Nepal 107: The End of the Dream

“Are you okay?”

These are not words one wants to hear in the middle of a job interview.

And yet, that was exactly what the Austrian woman asked me, halfway through my interview. “Are you okay?”

The answer was obviously no, anyone but I could have seen that.

But I said yes. Everything was fine. I was good.

I would not get the job in Austria.

I knew that as soon as I hung up the video chat. My first words, in that dingy hotel room, spoken to no one in particular, were: “That did not go well.”

It had been a bad idea to schedule an interview for the day I returned from a 10-day trek. It had been a bad idea to schedule an interview while I was in Nepal. It had been a bad idea to come to Nepal in the first place. I knew all that.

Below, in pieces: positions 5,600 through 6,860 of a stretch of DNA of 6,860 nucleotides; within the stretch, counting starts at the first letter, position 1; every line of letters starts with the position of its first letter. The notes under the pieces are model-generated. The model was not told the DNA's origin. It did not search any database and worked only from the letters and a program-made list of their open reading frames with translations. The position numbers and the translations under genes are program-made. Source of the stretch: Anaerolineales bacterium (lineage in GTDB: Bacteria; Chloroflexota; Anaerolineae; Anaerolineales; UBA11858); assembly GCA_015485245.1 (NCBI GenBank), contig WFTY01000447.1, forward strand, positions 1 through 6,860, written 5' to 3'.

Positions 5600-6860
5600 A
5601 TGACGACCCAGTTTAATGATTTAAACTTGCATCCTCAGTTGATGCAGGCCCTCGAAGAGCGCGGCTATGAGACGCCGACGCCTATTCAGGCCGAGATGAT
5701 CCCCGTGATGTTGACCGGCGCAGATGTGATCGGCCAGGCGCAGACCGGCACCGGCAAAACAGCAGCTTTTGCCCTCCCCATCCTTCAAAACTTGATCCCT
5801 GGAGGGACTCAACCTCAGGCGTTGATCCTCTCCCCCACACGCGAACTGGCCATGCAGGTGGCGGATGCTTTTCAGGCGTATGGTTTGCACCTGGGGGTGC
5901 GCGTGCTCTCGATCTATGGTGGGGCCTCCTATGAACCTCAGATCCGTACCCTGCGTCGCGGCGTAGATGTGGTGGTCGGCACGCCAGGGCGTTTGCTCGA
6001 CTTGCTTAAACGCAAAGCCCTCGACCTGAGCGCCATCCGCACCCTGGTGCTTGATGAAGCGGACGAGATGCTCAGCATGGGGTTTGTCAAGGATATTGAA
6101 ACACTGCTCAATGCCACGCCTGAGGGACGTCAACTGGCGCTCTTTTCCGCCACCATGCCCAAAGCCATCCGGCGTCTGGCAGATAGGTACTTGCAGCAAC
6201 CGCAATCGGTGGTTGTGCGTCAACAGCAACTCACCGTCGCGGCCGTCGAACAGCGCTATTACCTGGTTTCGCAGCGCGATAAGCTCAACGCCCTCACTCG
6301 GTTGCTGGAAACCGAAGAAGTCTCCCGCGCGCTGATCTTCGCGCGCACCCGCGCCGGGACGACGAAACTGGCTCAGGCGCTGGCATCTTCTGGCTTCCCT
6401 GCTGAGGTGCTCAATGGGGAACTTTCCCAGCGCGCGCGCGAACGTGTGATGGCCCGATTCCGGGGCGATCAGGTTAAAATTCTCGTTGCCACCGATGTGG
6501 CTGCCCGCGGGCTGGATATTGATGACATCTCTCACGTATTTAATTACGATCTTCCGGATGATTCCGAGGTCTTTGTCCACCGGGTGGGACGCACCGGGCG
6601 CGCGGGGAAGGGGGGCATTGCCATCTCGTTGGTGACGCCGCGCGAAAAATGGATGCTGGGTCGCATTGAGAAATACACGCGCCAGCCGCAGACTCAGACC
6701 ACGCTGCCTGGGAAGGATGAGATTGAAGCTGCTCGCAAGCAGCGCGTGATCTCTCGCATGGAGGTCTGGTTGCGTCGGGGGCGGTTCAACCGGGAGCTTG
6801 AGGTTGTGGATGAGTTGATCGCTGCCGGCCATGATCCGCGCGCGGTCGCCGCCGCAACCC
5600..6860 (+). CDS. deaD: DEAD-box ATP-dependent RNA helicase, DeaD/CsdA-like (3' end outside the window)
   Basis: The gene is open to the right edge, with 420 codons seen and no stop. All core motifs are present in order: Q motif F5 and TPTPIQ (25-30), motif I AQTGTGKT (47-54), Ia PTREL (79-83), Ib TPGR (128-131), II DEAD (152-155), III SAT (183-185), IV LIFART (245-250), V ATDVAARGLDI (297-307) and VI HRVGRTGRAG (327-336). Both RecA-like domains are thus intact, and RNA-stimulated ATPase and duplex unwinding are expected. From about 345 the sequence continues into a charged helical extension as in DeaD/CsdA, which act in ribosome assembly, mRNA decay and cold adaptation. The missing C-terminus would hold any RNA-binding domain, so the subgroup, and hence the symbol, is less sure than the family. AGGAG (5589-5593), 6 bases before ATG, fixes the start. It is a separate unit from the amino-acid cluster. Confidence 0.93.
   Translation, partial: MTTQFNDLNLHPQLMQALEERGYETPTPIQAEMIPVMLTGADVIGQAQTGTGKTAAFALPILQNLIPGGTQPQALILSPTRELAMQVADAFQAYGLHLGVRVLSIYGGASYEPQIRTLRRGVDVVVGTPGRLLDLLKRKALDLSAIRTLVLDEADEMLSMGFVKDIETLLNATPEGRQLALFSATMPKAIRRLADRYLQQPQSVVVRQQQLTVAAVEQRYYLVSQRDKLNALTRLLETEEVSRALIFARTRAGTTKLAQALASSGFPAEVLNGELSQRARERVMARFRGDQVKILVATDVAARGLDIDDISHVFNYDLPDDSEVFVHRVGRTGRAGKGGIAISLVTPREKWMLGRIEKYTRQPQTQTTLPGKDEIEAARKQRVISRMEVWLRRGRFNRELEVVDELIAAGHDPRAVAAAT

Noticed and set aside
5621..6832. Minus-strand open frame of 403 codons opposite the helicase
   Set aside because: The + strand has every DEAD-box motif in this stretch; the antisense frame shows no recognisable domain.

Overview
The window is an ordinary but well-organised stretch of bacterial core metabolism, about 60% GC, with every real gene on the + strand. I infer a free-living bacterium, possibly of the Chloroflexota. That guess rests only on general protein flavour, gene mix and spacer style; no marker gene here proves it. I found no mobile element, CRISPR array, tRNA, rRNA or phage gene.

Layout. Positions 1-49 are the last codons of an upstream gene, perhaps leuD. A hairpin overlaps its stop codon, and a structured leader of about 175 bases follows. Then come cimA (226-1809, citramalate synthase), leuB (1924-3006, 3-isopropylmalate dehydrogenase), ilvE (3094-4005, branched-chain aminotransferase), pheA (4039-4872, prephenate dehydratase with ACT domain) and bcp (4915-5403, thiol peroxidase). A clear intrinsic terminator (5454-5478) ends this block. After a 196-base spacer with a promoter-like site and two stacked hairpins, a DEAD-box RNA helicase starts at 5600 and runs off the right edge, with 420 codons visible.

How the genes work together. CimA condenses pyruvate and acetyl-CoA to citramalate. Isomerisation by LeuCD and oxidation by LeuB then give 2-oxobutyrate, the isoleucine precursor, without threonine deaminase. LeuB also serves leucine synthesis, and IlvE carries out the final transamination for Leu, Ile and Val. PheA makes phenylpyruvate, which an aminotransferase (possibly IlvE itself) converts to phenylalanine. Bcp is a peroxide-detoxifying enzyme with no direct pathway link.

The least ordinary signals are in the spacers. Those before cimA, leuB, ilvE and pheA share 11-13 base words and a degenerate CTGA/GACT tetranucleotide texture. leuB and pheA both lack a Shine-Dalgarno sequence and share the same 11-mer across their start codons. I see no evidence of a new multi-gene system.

I was too tired to care, honestly.

Physically, mentally, emotionally — I was all used up.

This was the end, I knew then. I had known for a while, probably, but I had just kept on walking, hoping it would go away. Hoping I could persevere, find a new burst of energy, find a bench, built by some kind stranger to rest on. Hoping a metaphorical Anker would appear with his words of encouragement: “slowly, slowly. We are almost there.”

It hadn’t happened. And on some deep level, I hadn’t expected it to happen. But I had hoped.

I called Holly on Skype, and we talked for hours. We fell asleep with each other, nothing between us but the cold glow of a computer screen.





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